More people have been awarded higher personal grievance compensation this year compared to the same period in 2018, according to the latest stats from the Ministry of Business, Innovation, and Employment.
Under s123(1)(c)(i) of the Employment Relations Act 2000, the Employment Relations Authority and Employment Court awarded more than $25,000 to 16% of personal grievance claims in the first half of 2019, compared to 4% at the same level in the 2018 period.
Employees awarded tax-free payment under s123(1)(c)(i) are compensated for humiliation, loss of dignity, or injury to the feelings of the employee.
This week (September 23) we saw reports of a worker who submitted a personal grievance for unjustified dismissal. He was awarded $25,000 for unjustified dismissal; $15,000 of that was for hurt and humiliation. The employer was fined a further $2,000 for failing to provide an employee agreement, $5,000 compensation for lost wages and $4,500 contribution to costs.
With this in mind, we encourage employers to ensure they take the necessary steps to prevent issues from occurring in the workplace.
Here’s a brief guide from our Senior Consultant, Anita Dazzi.
What are personal grievances and how can you avoid them?
In a nutshell, a personal grievance is a formal employee complaint against an employer (existing or former).
The most common grievances we see are a result of:
- Poorly handled change management process: Changes required to your organisational structure? Too often we see decisions being made at the top without consulting with the employees. There is a required process before changing terms and conditions of employment (i.e. additional responsibilities) or looking at disestablishing a role and/or create different ones. The result? A personal grievance for disadvantage and/or unjustified termination.
- Failing to properly address bullying or harassment concerns: We frequently see issues exacerbating because bullying/harassment has occurred insidiously within the culture. For example, a person’s behaviour has become accepted because it’s ‘how they are’. By failing to address the line between banter and bullying, the employer finds themselves in a complex personal grievance and lengthy investigation. More about this here.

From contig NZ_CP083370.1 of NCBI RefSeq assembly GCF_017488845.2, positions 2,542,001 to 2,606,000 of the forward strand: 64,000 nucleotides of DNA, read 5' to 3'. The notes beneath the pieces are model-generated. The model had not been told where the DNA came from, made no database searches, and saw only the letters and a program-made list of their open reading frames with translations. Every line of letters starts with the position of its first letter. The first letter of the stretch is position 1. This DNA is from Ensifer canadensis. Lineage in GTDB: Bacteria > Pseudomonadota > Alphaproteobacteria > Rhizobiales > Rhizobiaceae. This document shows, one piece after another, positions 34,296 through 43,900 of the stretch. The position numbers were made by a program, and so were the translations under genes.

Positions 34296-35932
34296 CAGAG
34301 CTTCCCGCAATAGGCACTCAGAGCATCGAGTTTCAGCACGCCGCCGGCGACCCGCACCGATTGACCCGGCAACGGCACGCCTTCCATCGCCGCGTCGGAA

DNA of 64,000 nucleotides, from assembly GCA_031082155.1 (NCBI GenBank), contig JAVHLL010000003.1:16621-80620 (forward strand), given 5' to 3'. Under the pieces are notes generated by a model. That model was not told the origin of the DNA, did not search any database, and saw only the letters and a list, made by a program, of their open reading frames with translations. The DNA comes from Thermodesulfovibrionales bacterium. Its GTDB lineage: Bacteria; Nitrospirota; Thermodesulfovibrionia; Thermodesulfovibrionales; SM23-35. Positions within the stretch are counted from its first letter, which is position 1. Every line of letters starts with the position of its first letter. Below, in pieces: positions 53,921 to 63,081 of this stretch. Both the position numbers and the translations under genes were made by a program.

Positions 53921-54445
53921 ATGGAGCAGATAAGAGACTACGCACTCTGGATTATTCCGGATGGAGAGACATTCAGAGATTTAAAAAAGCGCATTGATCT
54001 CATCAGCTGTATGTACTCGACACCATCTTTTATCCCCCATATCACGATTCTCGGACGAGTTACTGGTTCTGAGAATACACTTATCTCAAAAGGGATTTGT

- Unfair treatment: Examples include treating someone unfairly because they are members of a union or other employee organisation, or because they have lawfully refused to work in certain circumstances. I.e. poor health and safety. Ensure that your managers, team leaders, and supervisors can respond to issues effectively and without prejudice.
How to avoid a personal grievance?
- Communicate: Keep your employees in the loop, engage and consult with them on changes that could affect their employment and build confidence in your leadership. Involve every layer and ensure you clearly explain the ‘why’.
- Put in place systems and processes: Failing to prepare, really is preparing to fail. Effective systems, workplace policies, and processes are a business’s backbone. Keep them updated, ensure that they are well communicated and have regular performance conversations with your team to deal with issues as they arise. Being proactive from the outset can prevent issues from escalating and becoming harder to resolve.
- Develop positive company culture: Develop an environment where employees feel safe to provide honest feedback and are encouraged to report any issues. This will help to reduce mistakes and improve confidence.
Look for the signs
Often there will be signs that indicate potential problems in the workplace.
- Conflict between employees
- Absenteeism and lateness
- Performance issues
- Long-term sickness
- Demotivated teams
An issue in the workplace can create a chain-reaction within a team. Being able to identify and solve an issue quickly will improve employee motivation and loyalty.
Do you have an issue in the workplace? Do you want to prevent them from occurring?
We recommend undertaking an HR Audit to establish any gaps in your policies and processes and any areas of improvements. For more information about this, please call Anita on 03 366 4034 or email firstname.lastname@example.org